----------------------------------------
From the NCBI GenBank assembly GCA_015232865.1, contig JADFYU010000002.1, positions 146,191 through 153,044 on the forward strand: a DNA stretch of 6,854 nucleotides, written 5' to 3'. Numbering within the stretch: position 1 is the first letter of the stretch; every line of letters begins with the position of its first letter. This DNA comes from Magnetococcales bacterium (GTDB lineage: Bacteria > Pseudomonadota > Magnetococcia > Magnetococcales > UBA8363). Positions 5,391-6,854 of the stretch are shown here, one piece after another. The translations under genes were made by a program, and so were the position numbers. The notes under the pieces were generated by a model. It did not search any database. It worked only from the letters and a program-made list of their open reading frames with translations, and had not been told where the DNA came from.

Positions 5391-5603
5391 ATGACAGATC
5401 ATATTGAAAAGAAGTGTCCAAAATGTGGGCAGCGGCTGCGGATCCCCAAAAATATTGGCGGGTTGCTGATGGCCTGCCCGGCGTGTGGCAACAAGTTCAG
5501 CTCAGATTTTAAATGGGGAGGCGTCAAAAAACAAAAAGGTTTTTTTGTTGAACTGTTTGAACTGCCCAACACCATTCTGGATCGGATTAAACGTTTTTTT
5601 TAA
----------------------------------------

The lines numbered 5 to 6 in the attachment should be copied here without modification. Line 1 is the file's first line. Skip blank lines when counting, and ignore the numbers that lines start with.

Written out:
5501 CTCAGATTTTAAATGGGGAGGCGTCAAAAAACAAAAAGGTTTTTTTGTTGAACTGTTTGAACTGCCCAACACCATTCTGGATCGGATTAAACGTTTTTTT
5601 TAA